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“The Kite Runner” by Khaled Hosseini

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In the “Kite Runner” by Khaled Hosseini the ‘fragile relationships between fathers and sons’ is a significant idea. Throughout the text the author relies on a few key incidents to reveal the theme to the reader.

An important incident at the start of the novel reveals Amirs selfishness as he expresses his want to have his father all to himself. “…I lied and said Hassan was sick. I wanted Baba (father) all to myself”. Amir does not want his socially inferior servant (Hassan) to interfere as he desperately wants his father to love and accept him. Even from the outset we see that Amir yearns to be accepted by his father. Furthermore, this belief and dialogue foreshadows Amirs subsequent actions in a later incident in which he sacrifices Hassan for the perceived acceptance of his father.

Baba’s unwillingness to accept Amir is outlined in an incident pertaining to Amirs story. Like his now deceased mother, Amir loves to read and write. He writes a story and proudly presents it to Baba. Baba rejects him “I (Amir) felt like I was breathing bricks…Baba kept on staring me down and didn’t offer to read.” Amir is devastated. “Usually I worshipped Baba with an intensity approaching the religious – but right then I wished I could open my veins and drain all his cursed blood from my body” and “I sat on my bed and wished Rahim Kahn ( Baba’s friend) had been my father.” Both support this notion.

Baba wants Amir to conform to his ideals; “Real men didn’t read poetry and god forbid they should ever write it. Real men played soccer just as Baba had done when he was young”. This fragility in their relationship is a direct result of Baba’s unwillingness and inability to accept Amir for who he really is. This incident reveals their conflicting beliefs and portrays such fragility. If Baba had just accepted Amir for who he was the future tragedy involving Hassan would have been prevented. As Rahim Khan said “Children aren’t colouring books, you don’t get to full them in with your favourite colours”.

Amir and his father have one thing in common – Kite Running. Amir attempts to win a local kite flying tournament to win the acceptance and love of his father. During this incident, Hassan attempts to gather the last kite that has fallen from the sky for Amir – it is considered a treasure in Afghani society. Hassan confronts a local bully called Assef in his quest to gain the blue kite and Assef rapes Hassan, who “loyal as a dog” refuses to yield the Kite as he knows how much Amir yearns for it. Amir arrives in time to stop this tragic sodomy but does nothing ” I could step into that alley and stand up for Hassan just like he stood up for me many times in the past or I could run… I ran” proves his cowardice. Amir returns later to collect the kite with the following attitude “…Hassan was the price I had to pay… the lamb I had to slay to win Baba.” In this pivotal incident Amir selfishly ruins his friend’s innocence and sacrifices him for the perceived love and acceptance of his father – the blue kite being the symbol of their bond. If Baba had accepted Amir from the outset this would have undoubtedly never taken place.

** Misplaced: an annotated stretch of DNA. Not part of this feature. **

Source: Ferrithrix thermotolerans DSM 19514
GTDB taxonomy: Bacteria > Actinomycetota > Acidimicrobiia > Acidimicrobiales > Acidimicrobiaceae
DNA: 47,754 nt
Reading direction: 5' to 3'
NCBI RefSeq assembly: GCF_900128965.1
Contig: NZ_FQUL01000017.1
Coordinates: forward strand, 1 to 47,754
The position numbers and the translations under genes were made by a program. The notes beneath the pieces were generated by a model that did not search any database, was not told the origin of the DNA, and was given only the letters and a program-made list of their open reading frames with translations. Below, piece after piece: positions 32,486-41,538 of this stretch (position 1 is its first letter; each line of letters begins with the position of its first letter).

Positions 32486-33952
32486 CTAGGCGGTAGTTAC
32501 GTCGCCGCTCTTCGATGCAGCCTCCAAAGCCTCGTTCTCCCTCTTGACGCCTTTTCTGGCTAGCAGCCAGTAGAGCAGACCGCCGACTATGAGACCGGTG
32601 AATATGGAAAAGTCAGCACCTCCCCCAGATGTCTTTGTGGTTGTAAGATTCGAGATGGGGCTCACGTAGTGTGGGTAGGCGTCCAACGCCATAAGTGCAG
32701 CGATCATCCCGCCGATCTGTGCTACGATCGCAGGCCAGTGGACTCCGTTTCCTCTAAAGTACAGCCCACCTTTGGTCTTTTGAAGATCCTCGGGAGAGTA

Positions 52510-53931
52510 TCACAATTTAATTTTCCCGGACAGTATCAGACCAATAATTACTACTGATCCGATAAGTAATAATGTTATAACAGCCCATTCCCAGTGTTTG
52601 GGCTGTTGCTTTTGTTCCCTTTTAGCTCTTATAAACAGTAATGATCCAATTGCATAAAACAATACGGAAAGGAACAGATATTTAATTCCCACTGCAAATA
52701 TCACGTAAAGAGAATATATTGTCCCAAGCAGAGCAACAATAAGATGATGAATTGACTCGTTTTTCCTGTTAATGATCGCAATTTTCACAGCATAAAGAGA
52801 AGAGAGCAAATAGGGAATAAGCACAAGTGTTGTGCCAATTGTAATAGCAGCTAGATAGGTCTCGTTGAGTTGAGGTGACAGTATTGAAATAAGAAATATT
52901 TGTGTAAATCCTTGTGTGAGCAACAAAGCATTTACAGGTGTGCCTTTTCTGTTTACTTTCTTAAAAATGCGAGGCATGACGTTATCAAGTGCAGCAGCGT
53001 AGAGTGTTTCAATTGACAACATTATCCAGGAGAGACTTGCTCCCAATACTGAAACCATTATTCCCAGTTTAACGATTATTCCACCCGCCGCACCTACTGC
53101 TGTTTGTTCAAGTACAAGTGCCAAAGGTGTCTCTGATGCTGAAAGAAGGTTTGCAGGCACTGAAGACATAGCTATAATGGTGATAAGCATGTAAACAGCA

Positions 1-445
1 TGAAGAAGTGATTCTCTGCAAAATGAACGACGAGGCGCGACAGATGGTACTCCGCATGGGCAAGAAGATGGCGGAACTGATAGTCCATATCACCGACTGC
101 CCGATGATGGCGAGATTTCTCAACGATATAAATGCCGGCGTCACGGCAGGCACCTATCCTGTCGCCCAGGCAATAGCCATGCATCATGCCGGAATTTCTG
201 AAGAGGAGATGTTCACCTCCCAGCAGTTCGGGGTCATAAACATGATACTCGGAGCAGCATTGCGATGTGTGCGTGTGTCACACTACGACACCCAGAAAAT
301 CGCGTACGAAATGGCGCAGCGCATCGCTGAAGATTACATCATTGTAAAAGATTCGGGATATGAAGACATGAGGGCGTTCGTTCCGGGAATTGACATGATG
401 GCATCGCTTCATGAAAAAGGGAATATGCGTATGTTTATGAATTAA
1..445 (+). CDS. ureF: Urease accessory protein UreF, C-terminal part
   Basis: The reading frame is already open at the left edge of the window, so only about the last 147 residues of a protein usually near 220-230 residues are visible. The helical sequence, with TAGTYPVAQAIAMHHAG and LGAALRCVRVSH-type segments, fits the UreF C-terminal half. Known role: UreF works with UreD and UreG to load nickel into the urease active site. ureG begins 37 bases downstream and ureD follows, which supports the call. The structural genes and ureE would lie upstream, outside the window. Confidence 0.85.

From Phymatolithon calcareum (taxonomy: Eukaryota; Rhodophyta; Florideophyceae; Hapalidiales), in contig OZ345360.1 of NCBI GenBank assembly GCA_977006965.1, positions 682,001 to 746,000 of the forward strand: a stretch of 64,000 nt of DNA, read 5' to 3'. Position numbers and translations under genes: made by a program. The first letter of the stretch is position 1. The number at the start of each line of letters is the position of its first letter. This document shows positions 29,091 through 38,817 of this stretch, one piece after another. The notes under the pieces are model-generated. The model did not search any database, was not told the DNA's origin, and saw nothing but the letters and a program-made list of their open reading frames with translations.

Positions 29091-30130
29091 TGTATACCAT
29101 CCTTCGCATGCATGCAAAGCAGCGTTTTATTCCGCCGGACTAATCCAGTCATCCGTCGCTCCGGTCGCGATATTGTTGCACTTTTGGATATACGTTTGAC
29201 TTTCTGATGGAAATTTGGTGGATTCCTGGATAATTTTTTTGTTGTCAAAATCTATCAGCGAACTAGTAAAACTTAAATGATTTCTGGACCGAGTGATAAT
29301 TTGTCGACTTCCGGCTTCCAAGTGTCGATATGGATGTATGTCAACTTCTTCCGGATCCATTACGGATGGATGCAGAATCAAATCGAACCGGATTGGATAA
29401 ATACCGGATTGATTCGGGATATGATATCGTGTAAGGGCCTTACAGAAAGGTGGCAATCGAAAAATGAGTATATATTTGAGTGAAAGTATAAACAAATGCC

In the novel “The Kite Runner” by Khaled Hosseini the ‘fragility of father son relationships’ is a prominent theme. Hosseini reveals this theme to us in a few key incidents. He wants us to realise the importance of father/son relationships. Through Amirs tragic character we learn of the problems that can occur when these relationships go bad. It is important for parents to love unconditionally and support their children and their interests. As young people, we face many problems in life and having a strong relationship with you’re father is conducive to a sold adulthood as you can always have someone to fall back on for support – as would not be the case if the relationship was fragile. Amir had no one to rely on; he was a confused little boy and consequently sacrificed his friend in an attempt to conform to his fathers ideals.

These days there are many external pressures (e.g. media) urging us to conform to the ‘ideal reality’ (drugs, sex, booze etc.) all being commonplace. Without strong family ties it can become hard to resist such pressure or even know what is right. Family never rejects you, they always stay by your side and they inculcate the much needed maxims of morality that are constantly lacking in today’s society. Thus it is important to know your parents, trust and confide in then and imbibe their wisdom. Hosseini shows us the repercussions of a bad relationship in a few select incidents to purposely shock us and make us come to realise the importance of trust and acceptance in a father/son relationship. As Shakespeare said: “It is a wise father that knows his son”.

Sources:’The Kite Runner’ by Khaled Hosseini

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